Yonah was born in Gath-hepher, near modern day Nazareth in northern Israel. He lived through all the reign of Yehoash of Israel. He probably knew Elisha personally and they are of the same generation.

Yonah doesn’t want to go to Nineveh. Why? He knows they are awful, cruel people. They have already suffered two plagues, back to back, about 20 years apart. They are suffering severe punishment for their crimes as thousands in Nineveh have died from these plagues.

Yonah would love nothing more than for them to be wiped out. Maybe he doesn’t want to catch the plague that’s going around there at this time. He has good reason to despise the Assyrians. 

God wants to use the Assyrians to wipe out Israel. Syria is bad but Assyria is even worse. They are both pretty awful, including practicing child sacrifice.  Israel was supposed to know who God was, a different God that the others followed. Yet, Israel practiced a lot of the same abominations. 

God sent many prophets to Israel including Eliyahu (Elijah), Elisha, Yonah, Amos, Hosea, Obadiah. God is still working with Israel.

He even sent Elisha to Syria, even though Syria cares nothing about God. He sent Yonah to Assyria even though they cared nothing about God either. Babylon hasn’t been sent a prophet at this point but one could argue that Yermiyahu (Jeremiah) and Yeshiyahu (Isaiah) were “pro-Babylonian” in the sense that they were alive at the time when God had already decided that Babylon would take Yehudah away in exile. 

Who does God use and who does He correct? Assyria is pretty awful. He used the cruel Assyrians, who had repented for the span of one king’s generation, to take over Syria. Even with repentance, Assyria did not totally lose their cruel edge.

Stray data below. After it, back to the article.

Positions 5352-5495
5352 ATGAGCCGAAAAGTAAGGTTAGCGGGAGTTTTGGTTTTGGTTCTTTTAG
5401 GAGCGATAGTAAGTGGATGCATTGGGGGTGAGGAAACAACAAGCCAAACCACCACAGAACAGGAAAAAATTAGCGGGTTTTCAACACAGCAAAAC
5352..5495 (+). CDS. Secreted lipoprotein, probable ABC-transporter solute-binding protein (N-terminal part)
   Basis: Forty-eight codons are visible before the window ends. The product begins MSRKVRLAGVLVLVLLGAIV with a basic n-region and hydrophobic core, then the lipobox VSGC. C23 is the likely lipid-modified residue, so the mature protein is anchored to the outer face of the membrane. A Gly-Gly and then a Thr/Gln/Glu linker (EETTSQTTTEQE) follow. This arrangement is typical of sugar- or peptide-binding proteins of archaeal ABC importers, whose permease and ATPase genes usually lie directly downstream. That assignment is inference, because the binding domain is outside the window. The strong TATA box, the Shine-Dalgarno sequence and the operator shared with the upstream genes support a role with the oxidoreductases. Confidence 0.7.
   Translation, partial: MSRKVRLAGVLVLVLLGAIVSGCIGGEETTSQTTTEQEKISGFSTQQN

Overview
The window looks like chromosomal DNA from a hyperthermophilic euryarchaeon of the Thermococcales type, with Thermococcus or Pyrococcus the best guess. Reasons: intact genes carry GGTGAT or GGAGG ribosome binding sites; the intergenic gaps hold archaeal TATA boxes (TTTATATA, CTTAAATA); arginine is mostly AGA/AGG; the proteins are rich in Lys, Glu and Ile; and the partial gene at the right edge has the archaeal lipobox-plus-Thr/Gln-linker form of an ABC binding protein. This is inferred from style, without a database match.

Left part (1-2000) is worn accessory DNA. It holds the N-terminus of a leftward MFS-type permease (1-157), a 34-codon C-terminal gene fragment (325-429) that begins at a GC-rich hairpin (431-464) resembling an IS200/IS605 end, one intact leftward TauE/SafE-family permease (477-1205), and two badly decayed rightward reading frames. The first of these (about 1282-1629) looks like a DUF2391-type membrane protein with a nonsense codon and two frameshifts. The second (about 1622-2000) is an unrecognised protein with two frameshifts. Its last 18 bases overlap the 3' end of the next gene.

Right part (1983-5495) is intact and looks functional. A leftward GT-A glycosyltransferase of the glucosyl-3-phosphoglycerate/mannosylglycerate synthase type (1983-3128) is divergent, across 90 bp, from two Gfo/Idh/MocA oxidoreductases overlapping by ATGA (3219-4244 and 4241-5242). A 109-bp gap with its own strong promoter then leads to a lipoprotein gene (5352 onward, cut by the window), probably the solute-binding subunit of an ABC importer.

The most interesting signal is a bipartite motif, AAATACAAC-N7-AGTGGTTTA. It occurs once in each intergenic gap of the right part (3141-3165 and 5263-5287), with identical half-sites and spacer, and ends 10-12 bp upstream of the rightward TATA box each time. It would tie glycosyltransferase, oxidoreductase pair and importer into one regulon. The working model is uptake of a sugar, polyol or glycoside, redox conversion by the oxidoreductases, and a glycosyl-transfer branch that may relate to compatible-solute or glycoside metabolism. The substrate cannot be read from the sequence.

Let me rank these kingdoms in terms of their cruelty and horror. 

  1. Babylon. At this point, they aren’t at their zenith they were working on taking Assyria, which they will succeed in later. 
  2. Assyria
  3. Syria
  4. Israel
  5. Yehudah

Babylon smacks Assyria, who smacks down Syria, Syria smacks down Israel and Israel smacks down Yehudah. Why would God allow the nations who are more evil and cruel and further from Him to punish and dominate those who are closer to him, even if they are barely closer to Him than the others?

“But the children of the murderers he did not execute, according to what is written in the Book of the Law of Moses, in which the Lord commanded, saying, “Fathers shall not be put to death for their children, nor shall children be put to death for their fathers; but a person shall be put to death for his own sin.”(2 Kings 14:6-7 NKJV)

Yehudah knows what sin is, they know what their responsibilities are. Whether they believe it in their heart or not, they know it to be true. God could and does send someone better than then to correct them. They are called prophets.

But sometimes God sends someone who is worse to punish His people. The prophet brings the verbal warning and the “bad nation” brings on the physical warning and a nation strong enough to bring that correction is not going to be a softer, kinder nation.